- Specific Dog Breeds: Vizslas, all sizes of Schnauzers, Doberman Pinschers, Airedale Terriers, Bay Retrievers, Scottish Terriers, Keeshonds, Labrador Retrievers, Bassett Hounds, Collies, Dalmatians, Bull Terriers, Beagles, Boxers, Pugs, and Boston Terriers may all be more likely to develop different types of skin cancers than some other breeds.
- Black Dogs: Dogs of this fur color seem to be more likely to develop malignant melanomas.
- Adult and Senior Dogs: As dogs mature, they develop cancer at higher rones than younger dogs.
- Excessive Licking or Chewing: Because chronic inflammation can increase cancer risk, excessive licking or chewing at one area of skin may lead to (or be a symptom of) cancer.
Diagnosing Skin Cancer in Dogs
A veterinarian will do a complete physical examination of your dog to look for abnormal skin growths or lesions. If one is discovered, they may recommend surgical removal, a biopsy, or the aspiration of cells in order to diagnose whether or not it is skin cancer and if so, what type of cancer it is. Lower grades of mast cell tumors are not as concerning as higher grades which are aggressive and spread in the body. The recommendations for diagnostic tests may vary depending on the location, size, feel, and age of the growth.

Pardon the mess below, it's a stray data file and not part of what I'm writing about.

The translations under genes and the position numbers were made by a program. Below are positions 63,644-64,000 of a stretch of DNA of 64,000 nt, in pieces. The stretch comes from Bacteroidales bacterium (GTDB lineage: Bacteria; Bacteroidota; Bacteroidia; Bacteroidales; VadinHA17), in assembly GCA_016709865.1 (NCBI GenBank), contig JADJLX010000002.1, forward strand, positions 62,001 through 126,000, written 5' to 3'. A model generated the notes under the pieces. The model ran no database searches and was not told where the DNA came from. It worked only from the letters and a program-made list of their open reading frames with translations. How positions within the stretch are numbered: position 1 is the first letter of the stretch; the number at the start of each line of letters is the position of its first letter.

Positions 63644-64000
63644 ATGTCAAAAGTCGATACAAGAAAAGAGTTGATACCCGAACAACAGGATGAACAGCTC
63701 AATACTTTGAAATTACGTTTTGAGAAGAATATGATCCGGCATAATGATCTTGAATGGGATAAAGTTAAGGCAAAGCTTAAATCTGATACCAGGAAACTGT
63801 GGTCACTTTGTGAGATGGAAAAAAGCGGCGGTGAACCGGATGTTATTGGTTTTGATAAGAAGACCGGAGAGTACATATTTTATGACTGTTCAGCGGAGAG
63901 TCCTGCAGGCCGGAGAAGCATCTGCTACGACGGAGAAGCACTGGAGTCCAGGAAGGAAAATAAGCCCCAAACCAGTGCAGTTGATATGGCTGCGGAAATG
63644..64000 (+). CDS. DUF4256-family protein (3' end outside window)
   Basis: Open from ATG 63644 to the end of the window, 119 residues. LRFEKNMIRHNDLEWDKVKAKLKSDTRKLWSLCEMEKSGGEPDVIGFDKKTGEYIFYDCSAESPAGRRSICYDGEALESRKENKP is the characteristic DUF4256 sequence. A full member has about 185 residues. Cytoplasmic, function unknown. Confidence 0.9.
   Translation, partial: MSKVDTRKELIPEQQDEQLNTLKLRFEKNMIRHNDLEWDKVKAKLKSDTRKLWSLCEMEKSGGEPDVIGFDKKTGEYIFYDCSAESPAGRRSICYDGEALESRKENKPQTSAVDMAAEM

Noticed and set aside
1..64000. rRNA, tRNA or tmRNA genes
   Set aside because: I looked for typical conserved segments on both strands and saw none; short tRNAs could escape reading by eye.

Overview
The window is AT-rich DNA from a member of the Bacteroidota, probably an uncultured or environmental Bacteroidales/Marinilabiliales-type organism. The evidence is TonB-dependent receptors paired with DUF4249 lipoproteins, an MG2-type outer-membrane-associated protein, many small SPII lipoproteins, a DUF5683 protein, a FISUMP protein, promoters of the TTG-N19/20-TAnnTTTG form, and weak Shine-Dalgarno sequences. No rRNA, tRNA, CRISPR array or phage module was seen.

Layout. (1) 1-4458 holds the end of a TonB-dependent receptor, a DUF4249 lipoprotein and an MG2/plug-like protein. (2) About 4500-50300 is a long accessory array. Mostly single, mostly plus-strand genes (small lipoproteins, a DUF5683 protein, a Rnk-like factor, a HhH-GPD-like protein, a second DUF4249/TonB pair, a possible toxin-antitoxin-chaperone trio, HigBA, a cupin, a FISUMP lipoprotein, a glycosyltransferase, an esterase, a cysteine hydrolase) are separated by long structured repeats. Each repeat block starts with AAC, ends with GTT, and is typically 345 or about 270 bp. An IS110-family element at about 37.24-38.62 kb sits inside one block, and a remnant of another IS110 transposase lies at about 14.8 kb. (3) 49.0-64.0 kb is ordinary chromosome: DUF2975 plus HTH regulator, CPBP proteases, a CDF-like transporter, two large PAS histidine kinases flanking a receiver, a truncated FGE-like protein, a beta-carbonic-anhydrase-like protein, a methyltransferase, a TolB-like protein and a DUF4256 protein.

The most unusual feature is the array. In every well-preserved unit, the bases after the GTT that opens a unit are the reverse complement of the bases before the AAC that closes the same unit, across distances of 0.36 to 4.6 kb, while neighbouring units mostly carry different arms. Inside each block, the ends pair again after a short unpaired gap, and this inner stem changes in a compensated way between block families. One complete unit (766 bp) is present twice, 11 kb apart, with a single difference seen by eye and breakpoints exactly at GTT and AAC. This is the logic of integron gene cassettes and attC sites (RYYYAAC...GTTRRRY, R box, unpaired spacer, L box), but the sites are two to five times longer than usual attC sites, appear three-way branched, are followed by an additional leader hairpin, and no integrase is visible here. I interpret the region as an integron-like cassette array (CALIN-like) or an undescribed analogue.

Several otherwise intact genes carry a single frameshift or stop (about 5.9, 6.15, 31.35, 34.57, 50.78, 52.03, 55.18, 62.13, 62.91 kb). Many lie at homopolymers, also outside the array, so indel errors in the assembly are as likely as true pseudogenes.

Treatment of Skin Cancer in Dogs
Some skin cancers may be able to be cured with complete surgical removal but others require additional or other forms of treatment including chemotherapy, radiation therapy, and procedures or medications aimed at improving quality of life. Treatment and prognosis will vary greatly on the type of skin cancer a dog is diagnosed with.
How to Prevent Skin Cancer in Dogs
There is unfortunately no good way to prevent all types of skin cancer. Limiting sun exposure may help decrease the likelihood of developing some types, but the root cause of malignancy cells forming inside the body is not always well understood. Despite this, many people give antioxidants to their pets since they scavenge free radicals and may decrease the development of cancerous cells but there is no guarantee that this will help. Small lumps may not be as easily seen as larger lumps, especially if they are on a furry part of a dog.